Noting the rise in couples "who are having mini destination weddings inside their own country," Andrew Roby, planner and designer of Andrew Roby Events based in Washington, DC adds, "We are also getting inquiries from couples who are hosting their weddings in more rural locations stateside, away from busy cities that may have higher fees."

"A lot of my couples are seeking destination weddings, especially Mexico and Europe, specifically Greece," says Sneh Diwan, founder of Diwan by Design, based in Jersey City, NJ. "The idea of a 'wedding season' doesn't really exist anymore as destination weddings allow the couple to pick any date that works best for them."

Whether couples are tying the knot on their home turf or at a far-flung destination, a love of the outdoors abides. "Even those getting married in the city want some sort of outdoor space, so they can feel the wind in their hair and be hugged by nature," says Jove.

bride and groom
Photo: Electric Sugar Elopements

Themed Celebrations

"We've had a Bubbles and Butterfly brunch, an Under-the-Sea welcome dinner, a pirate-themed sailing excursion, and luau-themed welcome events," Tyler says, "and they are so much fun!"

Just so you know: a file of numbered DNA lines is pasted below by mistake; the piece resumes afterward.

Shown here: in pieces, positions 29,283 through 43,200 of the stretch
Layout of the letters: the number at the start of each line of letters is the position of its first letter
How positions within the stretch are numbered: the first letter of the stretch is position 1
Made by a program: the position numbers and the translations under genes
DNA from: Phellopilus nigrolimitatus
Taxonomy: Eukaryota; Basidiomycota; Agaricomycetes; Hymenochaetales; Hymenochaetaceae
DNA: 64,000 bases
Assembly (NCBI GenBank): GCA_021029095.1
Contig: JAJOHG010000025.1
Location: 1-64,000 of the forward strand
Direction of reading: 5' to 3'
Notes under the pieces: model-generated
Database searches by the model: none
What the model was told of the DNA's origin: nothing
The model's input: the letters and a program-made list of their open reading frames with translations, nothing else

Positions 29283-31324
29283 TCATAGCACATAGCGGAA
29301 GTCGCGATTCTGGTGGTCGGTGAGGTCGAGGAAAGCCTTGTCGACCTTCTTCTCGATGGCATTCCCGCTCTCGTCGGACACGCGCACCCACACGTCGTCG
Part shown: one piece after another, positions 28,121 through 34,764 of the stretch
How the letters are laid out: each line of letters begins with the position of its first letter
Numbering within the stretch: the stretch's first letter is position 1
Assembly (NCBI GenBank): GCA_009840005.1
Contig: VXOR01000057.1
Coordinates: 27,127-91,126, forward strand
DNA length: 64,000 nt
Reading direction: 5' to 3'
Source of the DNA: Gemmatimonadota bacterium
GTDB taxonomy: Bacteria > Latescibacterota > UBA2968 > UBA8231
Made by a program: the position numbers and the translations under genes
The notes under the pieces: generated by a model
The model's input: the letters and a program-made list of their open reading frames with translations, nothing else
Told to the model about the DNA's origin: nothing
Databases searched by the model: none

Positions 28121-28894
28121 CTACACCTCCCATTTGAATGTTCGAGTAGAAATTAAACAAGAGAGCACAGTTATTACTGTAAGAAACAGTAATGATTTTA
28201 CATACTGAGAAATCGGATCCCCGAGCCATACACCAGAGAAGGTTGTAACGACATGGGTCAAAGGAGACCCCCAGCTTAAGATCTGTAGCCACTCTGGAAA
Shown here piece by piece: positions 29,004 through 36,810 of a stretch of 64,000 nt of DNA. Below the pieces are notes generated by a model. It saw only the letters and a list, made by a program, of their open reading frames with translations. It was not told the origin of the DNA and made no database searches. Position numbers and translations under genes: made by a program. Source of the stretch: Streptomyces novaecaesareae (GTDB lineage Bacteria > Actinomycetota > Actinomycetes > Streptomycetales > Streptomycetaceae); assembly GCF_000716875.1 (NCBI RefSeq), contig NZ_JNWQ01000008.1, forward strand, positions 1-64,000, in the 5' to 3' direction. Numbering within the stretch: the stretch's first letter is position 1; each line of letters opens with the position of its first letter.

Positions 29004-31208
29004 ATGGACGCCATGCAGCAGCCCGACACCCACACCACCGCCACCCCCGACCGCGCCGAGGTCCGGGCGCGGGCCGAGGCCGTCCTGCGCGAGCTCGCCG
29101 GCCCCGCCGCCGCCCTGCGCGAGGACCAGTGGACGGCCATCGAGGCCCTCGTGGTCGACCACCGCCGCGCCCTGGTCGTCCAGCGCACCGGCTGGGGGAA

"We've done a Miami meets Euphoria theme for a couple that wanted a modern twist — think disco balls, flamingos, neon signs, and bright colors — to a traditional occasion," says Sneh Diwan, founder of Diwan by Design, based in Jersey City, NJ.

Goth-themed celebrations are also taking hold. "Think Bridgerton with a darker twist," says McKenzi Taylor, founder of Electric Sugar Elopements in Las Vegas, NV. "It harkens back to Old World romance, when people were more keenly aware of their mortality and how that impacted love and marriage. Many of our couples want to express that their love has overcome something dark or challenging, and cannot be broken."

To capture the mystery of traveling back in time, McKenzi looks to "locations that mimic enchanted forests, haunted warehouses, anything with spiral staircases, Victorian homes, old churches, or a Victorian garden."